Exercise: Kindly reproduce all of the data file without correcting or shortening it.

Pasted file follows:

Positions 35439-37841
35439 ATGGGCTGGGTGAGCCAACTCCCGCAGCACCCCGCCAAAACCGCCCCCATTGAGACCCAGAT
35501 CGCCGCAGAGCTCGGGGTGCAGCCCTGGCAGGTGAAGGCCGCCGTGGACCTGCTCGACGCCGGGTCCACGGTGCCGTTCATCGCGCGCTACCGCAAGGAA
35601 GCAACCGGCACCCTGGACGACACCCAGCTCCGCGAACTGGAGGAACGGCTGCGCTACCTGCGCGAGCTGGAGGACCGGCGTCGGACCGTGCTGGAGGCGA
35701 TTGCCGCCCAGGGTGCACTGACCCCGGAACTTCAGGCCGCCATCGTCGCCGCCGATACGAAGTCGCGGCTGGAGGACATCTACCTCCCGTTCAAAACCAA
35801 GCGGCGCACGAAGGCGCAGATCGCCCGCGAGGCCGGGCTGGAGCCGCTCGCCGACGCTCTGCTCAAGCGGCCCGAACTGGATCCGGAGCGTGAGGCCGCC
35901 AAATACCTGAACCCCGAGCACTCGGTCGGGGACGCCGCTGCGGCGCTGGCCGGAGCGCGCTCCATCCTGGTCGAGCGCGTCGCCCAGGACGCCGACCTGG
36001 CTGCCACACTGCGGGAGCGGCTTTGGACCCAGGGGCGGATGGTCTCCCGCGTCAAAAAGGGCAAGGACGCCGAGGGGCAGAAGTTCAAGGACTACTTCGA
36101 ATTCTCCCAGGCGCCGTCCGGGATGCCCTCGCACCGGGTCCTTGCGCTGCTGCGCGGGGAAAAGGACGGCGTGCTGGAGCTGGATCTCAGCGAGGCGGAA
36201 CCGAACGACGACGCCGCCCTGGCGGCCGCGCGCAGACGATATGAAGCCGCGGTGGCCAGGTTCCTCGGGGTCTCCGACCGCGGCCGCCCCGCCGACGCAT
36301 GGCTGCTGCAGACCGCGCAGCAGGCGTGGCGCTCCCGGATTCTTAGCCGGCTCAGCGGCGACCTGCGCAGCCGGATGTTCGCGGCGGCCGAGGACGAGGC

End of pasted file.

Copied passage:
Positions 35439-37841
35439 ATGGGCTGGGTGAGCCAACTCCCGCAGCACCCCGCCAAAACCGCCCCCATTGAGACCCAGAT
35501 CGCCGCAGAGCTCGGGGTGCAGCCCTGGCAGGTGAAGGCCGCCGTGGACCTGCTCGACGCCGGGTCCACGGTGCCGTTCATCGCGCGCTACCGCAAGGAA
35601 GCAACCGGCACCCTGGACGACACCCAGCTCCGCGAACTGGAGGAACGGCTGCGCTACCTGCGCGAGCTGGAGGACCGGCGTCGGACCGTGCTGGAGGCGA
35701 TTGCCGCCCAGGGTGCACTGACCCCGGAACTTCAGGCCGCCATCGTCGCCGCCGATACGAAGTCGCGGCTGGAGGACATCTACCTCCCGTTCAAAACCAA
35801 GCGGCGCACGAAGGCGCAGATCGCCCGCGAGGCCGGGCTGGAGCCGCTCGCCGACGCTCTGCTCAAGCGGCCCGAACTGGATCCGGAGCGTGAGGCCGCC
35901 AAATACCTGAACCCCGAGCACTCGGTCGGGGACGCCGCTGCGGCGCTGGCCGGAGCGCGCTCCATCCTGGTCGAGCGCGTCGCCCAGGACGCCGACCTGG
36001 CTGCCACACTGCGGGAGCGGCTTTGGACCCAGGGGCGGATGGTCTCCCGCGTCAAAAAGGGCAAGGACGCCGAGGGGCAGAAGTTCAAGGACTACTTCGA
36101 ATTCTCCCAGGCGCCGTCCGGGATGCCCTCGCACCGGGTCCTTGCGCTGCTGCGCGGGGAAAAGGACGGCGTGCTGGAGCTGGATCTCAGCGAGGCGGAA
36201 CCGAACGACGACGCCGCCCTGGCGGCCGCGCGCAGACGATATGAAGCCGCGGTGGCCAGGTTCCTCGGGGTCTCCGACCGCGGCCGCCCCGCCGACGCAT
36301 GGCTGCTGCAGACCGCGCAGCAGGCGTGGCGCTCCCGGATTCTTAGCCGGCTCAGCGGCGACCTGCGCAGCCGGATGTTCGCGGCGGCCGAGGACGAGGC